Management of flounder Infectious Necrotizing Enteritis (FINE) in cultured juvenile summer flounder

Eric Joseph Gauger, University of Rhode Island


Knowledge that can be applied towards the diagnosis and prevention of Flounder Infectious Necrotizing Enteritis in summer flounder ( Paralichthys dentatus), caused by the bacterial pathogen Vibrio harveyi, are presented in this research. Biochemical profiles are insufficient to differentiate V. harveyi from other closely related species. Biochemical profiles can, however, be used in conjunction with 16S ribosomal DNA sequencing to provide a reliable method for identifying V. harveyi. A monitoring program for V. harveyi and other potential bacterial pathogens in cultured juvenile summer flounder found that V. harveyi was the most abundant and commonly found bacterial species in juvenile summer flounder at a commercial hatchery during the summer months. Presence of V. harveyi in summer flounder was not necessarily associated with large-scale mortalities, which only occurred after transport of juvenile fish. Temperatures of 25°C and transport stress resulted in highest mortalities in experimental infections of summer flounder with V. harveyi. The susceptibility to experimental infection by V. harveyi strain DN01, originally isolated from diseased summer flounder, was assessed for several economically or environmentally important fish species in the Northeast US including tautog, black sea bass, Atlantic salmon, rainbow trout, and mummichog. Vibrio harveyi strain DN01 was significantly more virulent to summer flounder than to the other species tested. A mutant strain of V. harveyi (SGM1) was created that was partially impaired in its ability to grow on a variety of media, including media with flounder intestinal mucus as a sole carbon source. The mutant also showed lower proteolytic activity in culture supernatants than the wild type. In experimental infections, the mutant was shown to be attenuated, however, it was not shown to be protective against subsequent exposure of summer flounder to wild type V. harveyi DN01. In summary, V. harveyi is a major bacterial pathogen of juvenile summer flounder, capable of causing mortalities in situations of stress. Management options include maintaining fish at temperatures at or near 18°C, reducing stress during transport, and timing production runs or transport in order to avoid the peak abundance of V. harveyi in incoming waters. ^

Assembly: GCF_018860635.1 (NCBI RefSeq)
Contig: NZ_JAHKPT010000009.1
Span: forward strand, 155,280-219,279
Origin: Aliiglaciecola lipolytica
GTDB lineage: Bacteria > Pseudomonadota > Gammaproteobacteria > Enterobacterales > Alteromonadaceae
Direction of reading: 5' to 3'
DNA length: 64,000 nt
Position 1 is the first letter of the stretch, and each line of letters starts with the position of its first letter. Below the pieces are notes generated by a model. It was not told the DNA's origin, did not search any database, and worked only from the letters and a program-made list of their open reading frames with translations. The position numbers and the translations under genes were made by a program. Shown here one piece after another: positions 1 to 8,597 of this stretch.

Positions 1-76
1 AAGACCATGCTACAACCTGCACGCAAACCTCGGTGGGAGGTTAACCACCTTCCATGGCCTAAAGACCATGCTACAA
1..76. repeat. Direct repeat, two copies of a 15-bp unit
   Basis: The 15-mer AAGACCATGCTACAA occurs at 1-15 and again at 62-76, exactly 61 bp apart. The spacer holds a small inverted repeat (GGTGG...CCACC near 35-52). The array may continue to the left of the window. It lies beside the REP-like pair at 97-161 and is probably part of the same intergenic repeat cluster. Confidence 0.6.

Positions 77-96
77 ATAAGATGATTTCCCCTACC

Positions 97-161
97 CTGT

Subject Area

Agriculture, Animal Pathology|Agriculture, Fisheries and Aquaculture

Recommended Citation

Eric Joseph Gauger, "Management of flounder Infectious Necrotizing Enteritis (FINE) in cultured juvenile summer flounder" (2004). Dissertations and Master's Theses (Campus Access). Paper AAI3160030.